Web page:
I don’t see why we can’t protect people with high care and support needs, by noting all of the problems in this transition period and extending it indefinitely for at least 1,250 people. We should also allow this scheme to be open to others with high care and support needs, who need the guarantee of adequate support that local authorities alone just cannot provide. After bringing the campaign so far, I have certainly got no intention of cosying up to Wrexham Council. Someone has got to put their neck on the line for the sake of disabled rights in the UK, it may as well be me. I want to show the authorities up for what they really are.

I would also ask, yet again, for full access again to the consultation papers that were sent out to recipients. The Welsh Government have previously tried to fob us off with a mere summary that they have produced. This is not what we are asking for as we are only to aware that a summary document can be edited to suit the views of the Government. It does appear that the consultation was not adequately considered and that a decision to scrap WILG had been made before the consultation process even started. It also seems highly unusual that no minutes exist from the stakeholder group meetings.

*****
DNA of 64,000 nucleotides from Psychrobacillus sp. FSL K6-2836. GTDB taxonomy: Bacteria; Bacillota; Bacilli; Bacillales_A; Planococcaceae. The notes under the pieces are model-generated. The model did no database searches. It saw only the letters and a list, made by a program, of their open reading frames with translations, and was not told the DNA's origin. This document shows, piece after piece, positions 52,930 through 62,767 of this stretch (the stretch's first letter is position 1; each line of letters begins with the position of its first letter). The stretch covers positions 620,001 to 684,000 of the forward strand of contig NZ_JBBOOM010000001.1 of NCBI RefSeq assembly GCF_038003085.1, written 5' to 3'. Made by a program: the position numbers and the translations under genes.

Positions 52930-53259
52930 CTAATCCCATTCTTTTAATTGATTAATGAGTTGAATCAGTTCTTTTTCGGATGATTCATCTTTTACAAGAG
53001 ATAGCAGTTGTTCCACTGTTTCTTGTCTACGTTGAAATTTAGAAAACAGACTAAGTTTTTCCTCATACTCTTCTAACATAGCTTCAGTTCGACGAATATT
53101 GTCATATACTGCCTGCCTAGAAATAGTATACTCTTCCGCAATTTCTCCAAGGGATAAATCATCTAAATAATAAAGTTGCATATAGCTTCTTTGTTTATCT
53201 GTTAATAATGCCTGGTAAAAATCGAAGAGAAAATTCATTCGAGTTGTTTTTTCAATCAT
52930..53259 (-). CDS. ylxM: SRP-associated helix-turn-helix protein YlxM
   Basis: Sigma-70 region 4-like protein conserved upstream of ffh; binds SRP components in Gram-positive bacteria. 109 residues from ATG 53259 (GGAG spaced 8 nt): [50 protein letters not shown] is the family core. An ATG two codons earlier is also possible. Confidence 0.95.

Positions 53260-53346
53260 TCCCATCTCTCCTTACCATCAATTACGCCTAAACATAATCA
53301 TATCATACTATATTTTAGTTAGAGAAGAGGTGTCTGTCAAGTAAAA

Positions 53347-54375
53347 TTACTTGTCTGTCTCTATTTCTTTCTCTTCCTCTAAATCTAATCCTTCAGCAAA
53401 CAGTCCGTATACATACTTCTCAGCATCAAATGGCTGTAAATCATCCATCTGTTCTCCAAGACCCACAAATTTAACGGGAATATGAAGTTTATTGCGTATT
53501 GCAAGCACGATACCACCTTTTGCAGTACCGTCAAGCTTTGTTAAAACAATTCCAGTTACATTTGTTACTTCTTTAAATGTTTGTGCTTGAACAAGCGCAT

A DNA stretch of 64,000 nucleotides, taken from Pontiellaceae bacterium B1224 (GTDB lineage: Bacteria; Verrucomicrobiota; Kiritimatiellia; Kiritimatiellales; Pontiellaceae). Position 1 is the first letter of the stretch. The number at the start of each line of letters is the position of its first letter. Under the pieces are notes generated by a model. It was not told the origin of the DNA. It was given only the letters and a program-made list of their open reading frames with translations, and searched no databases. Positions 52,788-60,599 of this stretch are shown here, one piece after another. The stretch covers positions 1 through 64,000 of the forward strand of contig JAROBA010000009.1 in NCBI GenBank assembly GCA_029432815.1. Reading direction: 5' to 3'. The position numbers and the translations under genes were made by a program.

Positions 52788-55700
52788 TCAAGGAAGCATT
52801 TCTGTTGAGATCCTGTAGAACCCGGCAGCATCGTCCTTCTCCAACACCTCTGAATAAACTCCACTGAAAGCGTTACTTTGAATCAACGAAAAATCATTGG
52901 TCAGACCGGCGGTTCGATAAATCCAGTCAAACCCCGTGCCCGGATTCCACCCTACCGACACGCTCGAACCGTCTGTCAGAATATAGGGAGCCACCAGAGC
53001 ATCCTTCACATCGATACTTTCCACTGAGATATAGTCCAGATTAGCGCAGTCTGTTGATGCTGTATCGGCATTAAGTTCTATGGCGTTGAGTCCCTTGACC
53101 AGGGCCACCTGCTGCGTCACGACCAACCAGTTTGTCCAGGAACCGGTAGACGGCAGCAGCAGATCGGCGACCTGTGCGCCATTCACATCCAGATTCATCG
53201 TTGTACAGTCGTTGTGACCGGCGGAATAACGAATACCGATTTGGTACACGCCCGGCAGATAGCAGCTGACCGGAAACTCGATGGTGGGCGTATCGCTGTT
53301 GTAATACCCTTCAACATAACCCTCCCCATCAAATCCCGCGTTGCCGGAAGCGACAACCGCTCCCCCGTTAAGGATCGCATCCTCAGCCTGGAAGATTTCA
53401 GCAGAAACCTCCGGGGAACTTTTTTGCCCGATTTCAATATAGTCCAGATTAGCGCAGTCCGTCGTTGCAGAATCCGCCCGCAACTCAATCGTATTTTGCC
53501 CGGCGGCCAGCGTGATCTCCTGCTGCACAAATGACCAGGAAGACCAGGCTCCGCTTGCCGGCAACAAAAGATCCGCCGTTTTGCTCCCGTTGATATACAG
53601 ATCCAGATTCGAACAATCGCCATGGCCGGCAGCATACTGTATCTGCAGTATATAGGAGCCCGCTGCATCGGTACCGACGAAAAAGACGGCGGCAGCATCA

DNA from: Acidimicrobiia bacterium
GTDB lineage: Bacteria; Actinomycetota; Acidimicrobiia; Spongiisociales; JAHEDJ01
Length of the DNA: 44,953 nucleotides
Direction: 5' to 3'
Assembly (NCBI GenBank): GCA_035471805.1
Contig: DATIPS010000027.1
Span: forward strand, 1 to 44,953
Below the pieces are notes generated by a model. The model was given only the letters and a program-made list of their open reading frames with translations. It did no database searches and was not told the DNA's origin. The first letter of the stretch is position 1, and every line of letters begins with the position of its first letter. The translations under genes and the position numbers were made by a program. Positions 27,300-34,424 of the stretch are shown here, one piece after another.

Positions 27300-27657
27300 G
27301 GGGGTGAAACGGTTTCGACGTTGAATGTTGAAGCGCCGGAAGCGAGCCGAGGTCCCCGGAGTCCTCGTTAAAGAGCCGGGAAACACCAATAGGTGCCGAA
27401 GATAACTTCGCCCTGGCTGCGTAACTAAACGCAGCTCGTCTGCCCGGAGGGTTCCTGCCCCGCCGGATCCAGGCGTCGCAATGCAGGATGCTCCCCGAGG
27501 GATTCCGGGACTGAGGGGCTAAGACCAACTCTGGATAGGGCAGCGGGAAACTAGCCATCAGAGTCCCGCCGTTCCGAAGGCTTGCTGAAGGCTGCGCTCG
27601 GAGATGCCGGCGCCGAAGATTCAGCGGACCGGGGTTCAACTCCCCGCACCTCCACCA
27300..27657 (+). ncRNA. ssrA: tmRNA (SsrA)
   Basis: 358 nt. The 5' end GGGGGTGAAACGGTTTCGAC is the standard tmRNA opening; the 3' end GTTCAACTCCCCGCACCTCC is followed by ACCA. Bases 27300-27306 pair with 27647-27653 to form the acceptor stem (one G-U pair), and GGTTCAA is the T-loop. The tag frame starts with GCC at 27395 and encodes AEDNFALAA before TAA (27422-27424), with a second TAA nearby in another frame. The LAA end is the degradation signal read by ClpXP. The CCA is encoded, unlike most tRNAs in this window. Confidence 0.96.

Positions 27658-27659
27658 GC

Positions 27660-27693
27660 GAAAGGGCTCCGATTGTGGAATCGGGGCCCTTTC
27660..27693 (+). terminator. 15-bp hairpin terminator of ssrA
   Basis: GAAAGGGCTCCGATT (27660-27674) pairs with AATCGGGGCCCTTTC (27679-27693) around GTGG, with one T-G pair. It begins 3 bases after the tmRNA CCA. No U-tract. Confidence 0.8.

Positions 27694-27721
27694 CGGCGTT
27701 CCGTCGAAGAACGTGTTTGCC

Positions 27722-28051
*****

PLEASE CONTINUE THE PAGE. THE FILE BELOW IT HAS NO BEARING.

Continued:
I am not asking for the moon on a stick, just the chance to play the game of life on a level playing field. In turn, this would give Welsh Labour the opportunity to create some positive PR [at a time when they need it], and show that politicians can show some humility and humanity.

The fight continues …